Name: margalit
Location: Massachusetts, United States Professional writer, educational advocate, opinionated ultra liberal mother of 18 year old twins, living life in the slow lane due to hypertrophic cardiomyopathy, congestive heart failure, and diabetes.

email: margalitc at yahoo dot com

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Sunday, April 03, 2011

Frozen tootsies

It's been might quiet around here. By that I mean both at home and on the blawg. I could lie and say I've been busy. Ha! Not quite. I've been sleeping, reading, and watching some movies and Buffy that we downloaded. I barely see Graham because we sleep at different times, and Gemma is still in Miami, although she comes home tomorrow. I've caught up on a lot of the paperwork piled up, and that's pretty much it from these here parts.

The reason it is so quiet is that, because I am totally flat broke and beyond, Comcast gracefully turned the switch and that results in no internet and no TV. Additionally, Graham used up every minute on my phone and Gemma didn't have enough money to pay her phone bills, so we have no phones either. When you take away the TV and the phone it gets rather moribund in the house at first, but then it gets really pleasant. I'm the queen of introverts so essentially living the life of a hermit is pretty cushy for me. The only complaint I have is that our neighbors are having work done on the side of the house that faces us so there is a lot of banging, excited utterances, and an air compressor for the nail gun that I personally would like to shoot. I've had a headache for a week now.

The headache isn't just from the air compressor, it is also from a lack of food. We finished all the dry cereal, which is all I've eaten in 2 weeks. With no bread, eggs, butter, milk, and cheese there are very few things to make. Graham has been eating beans straight from the can, and yesterday I dipped into my passover stock from last year and made myself a bowl of what they call "Hot Cereal." In reality it is matzoh meal, and it was SO vile, even after I doctored it with cinnamon sugar and raisins that I couldn't eat it. I've never had a cabinet so bare. The only thing in the freezer are two trays of ice cubes. The fridge doesn't fare much better. We do have condiments, but nothing to put them on. We've eaten all the canned tuna and most of the canned salmon, which has been the only protein. I even polished off Gemma's peanut butter and I HATE peanut butter.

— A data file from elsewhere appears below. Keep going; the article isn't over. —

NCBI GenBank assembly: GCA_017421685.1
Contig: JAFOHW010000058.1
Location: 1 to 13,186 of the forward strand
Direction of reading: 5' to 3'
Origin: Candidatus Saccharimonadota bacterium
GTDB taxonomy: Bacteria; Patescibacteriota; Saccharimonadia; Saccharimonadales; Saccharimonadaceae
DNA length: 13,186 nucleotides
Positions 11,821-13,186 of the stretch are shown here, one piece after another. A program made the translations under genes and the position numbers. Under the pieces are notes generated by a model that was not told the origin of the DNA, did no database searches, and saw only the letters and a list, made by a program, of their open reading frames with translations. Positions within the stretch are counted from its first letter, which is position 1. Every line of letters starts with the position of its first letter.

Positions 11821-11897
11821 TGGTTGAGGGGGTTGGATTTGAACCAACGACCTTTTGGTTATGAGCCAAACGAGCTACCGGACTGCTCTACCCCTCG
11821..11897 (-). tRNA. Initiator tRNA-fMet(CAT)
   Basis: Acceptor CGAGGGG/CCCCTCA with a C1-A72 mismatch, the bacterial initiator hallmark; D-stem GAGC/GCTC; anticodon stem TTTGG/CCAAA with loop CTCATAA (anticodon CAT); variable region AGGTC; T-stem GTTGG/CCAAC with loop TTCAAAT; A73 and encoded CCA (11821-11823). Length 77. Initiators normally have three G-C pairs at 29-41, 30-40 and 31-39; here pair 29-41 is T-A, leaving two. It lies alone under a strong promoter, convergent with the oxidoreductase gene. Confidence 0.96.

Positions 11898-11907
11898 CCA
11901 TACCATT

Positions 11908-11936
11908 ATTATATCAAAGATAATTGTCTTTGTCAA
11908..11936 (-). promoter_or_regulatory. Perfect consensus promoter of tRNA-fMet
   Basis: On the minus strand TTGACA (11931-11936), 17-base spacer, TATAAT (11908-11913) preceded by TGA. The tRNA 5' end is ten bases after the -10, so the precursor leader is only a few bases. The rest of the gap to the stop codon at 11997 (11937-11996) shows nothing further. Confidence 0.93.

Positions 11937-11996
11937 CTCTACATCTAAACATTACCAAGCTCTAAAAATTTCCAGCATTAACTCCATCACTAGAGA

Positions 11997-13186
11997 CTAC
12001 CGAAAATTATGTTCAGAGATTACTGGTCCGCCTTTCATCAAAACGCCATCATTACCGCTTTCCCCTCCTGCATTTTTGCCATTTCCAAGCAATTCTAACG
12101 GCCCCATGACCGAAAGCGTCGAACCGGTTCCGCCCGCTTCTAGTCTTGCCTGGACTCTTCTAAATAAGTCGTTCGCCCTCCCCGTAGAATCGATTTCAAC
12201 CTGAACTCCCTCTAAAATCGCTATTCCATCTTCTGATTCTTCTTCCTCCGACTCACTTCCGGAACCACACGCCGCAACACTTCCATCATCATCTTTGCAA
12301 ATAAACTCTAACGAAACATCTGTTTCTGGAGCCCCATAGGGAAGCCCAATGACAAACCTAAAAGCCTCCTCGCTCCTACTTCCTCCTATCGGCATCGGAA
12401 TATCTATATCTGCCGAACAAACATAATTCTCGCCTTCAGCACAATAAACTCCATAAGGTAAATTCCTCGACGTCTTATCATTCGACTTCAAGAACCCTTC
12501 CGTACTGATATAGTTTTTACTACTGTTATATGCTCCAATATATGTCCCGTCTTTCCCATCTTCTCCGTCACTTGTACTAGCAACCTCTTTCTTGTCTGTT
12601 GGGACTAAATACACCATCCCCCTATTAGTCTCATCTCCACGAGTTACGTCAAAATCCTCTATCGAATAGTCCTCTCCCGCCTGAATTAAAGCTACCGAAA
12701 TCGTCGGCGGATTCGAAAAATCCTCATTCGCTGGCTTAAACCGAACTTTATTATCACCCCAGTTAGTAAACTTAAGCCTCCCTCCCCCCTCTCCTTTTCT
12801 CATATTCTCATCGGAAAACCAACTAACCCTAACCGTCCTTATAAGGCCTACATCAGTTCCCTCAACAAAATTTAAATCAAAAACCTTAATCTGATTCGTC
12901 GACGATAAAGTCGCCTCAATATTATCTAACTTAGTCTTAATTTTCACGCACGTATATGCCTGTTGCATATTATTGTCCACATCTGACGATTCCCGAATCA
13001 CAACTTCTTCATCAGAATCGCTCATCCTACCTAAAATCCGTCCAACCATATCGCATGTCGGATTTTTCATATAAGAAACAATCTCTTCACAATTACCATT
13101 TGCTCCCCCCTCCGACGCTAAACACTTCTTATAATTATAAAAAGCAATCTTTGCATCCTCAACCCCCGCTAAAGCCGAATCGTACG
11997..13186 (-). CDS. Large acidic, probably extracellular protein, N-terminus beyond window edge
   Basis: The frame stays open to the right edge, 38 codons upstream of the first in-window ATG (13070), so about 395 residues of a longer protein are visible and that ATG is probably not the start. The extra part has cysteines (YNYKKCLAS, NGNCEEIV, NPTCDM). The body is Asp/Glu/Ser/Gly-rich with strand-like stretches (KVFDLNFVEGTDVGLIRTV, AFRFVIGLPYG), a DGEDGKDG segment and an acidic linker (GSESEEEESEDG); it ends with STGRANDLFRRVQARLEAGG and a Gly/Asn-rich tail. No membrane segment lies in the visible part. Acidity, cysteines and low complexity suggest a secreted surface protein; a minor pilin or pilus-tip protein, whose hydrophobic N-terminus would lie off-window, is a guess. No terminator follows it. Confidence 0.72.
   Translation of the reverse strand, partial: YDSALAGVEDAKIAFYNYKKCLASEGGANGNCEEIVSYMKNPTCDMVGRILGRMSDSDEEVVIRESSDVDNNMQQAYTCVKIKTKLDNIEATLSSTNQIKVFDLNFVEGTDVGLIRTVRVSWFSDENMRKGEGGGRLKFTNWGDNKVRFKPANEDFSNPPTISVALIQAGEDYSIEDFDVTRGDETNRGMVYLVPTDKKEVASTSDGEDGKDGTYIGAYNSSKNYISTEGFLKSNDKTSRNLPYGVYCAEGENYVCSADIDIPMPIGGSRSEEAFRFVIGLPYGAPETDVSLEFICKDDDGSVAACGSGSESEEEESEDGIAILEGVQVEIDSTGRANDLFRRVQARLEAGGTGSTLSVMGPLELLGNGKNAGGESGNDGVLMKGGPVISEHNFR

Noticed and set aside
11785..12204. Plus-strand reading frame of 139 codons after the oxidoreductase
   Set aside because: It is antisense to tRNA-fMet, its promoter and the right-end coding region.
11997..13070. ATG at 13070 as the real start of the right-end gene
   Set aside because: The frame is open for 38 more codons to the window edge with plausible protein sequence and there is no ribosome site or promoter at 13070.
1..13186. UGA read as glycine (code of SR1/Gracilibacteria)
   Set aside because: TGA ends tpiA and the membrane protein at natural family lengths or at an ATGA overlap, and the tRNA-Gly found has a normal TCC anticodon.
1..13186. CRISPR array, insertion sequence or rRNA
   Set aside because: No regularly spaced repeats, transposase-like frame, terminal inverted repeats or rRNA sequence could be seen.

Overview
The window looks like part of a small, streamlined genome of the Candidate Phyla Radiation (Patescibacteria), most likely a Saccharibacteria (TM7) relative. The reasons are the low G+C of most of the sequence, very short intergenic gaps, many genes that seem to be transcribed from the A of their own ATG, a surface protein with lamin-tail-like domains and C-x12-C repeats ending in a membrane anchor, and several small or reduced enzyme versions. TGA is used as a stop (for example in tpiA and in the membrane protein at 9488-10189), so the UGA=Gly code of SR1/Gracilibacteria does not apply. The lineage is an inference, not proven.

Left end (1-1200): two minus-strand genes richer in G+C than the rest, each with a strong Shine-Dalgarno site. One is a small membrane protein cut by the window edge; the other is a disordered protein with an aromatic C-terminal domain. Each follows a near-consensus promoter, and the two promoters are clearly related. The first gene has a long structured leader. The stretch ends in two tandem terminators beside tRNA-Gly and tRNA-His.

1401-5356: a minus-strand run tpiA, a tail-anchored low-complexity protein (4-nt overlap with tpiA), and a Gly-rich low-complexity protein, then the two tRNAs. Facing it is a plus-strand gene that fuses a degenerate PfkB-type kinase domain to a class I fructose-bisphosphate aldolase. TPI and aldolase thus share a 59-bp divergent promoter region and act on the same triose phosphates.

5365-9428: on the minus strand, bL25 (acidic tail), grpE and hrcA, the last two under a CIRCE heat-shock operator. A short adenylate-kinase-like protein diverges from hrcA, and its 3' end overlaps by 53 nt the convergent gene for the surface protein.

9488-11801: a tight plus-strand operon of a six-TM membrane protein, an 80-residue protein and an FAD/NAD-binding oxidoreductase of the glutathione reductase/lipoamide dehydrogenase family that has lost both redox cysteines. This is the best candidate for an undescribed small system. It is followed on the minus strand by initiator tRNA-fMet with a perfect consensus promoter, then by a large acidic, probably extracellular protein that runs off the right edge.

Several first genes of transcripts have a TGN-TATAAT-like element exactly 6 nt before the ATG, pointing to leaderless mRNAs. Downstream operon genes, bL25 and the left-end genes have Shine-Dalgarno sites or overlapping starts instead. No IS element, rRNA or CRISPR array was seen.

The last time we were in a grocery store was at the very end of January. If you think about how much you keep in your pantry, could you have made it for a bit more than a month with no fill-ins or mad dashes to the store to pick up just an item or two? I was pretty sure we could make it if the cereal hadn't run out, but once that was gone it got mighty bleak in the kitchen. I can't even go in there. Graham has made such a spectacular mess while concocting recipes and he won't clean anything that doesn't go in the dishwasher.

Speaking of Graham, I was talking to him the other day about maybe learning a trade if he feels that he can't handle college. (I am FINALLY, after two years of trying, getting to the bottom of why he is not interested in college and it makes a lot of sense if you know Graham's history with school.) We settled on plumbing because of all the trades, they make the most money. A licensed plumber can make six figures easily. So, we're going to investigate the wonderful world of pipes! Maybe he can apprentice with Mike Holmes. He has a bunch of kids working for him including a son and a daughter. All I can say about this is, how wicked cool would it be to have a plumber in the family? For once my pipes would drain.

I'm re-reading "A Crack in the World" by Simon Winchester. It is a primer on tectonic plates, geology, and the 1906 San Francisco earthquake. I read it last summer and liked it, but I didn't absorb a lot of the more difficult scientific data because I was reading more for the story. But after Japan's earthquake I wanted to go back and re-read for the more arcane technical information. If you are interested in geology, seismology, and the earth's movements that cause earthquakes, this is the book for you. Told be a superb writer who studied geology at Oxford before the discovery of the side slip of the earth's tectonic plates. I've read several other books by Winchester and all are meticulously researched and extremely readable. Just the social history of San Francisco is well worth the read. HIGHLY recommended.

UPDATE: Comcast back on but argumentative on Sunday morning. Finished the earthquake book which should be required reading for everyone west of the Mississippi, especially in Northern CA, Southern Missouri, and Charleston SC. Los Angeles, while still earthquake prone, gets a reprieve for not sitting directly on a fault. San Francisco people, I'd start packing now. You are SCREWED.

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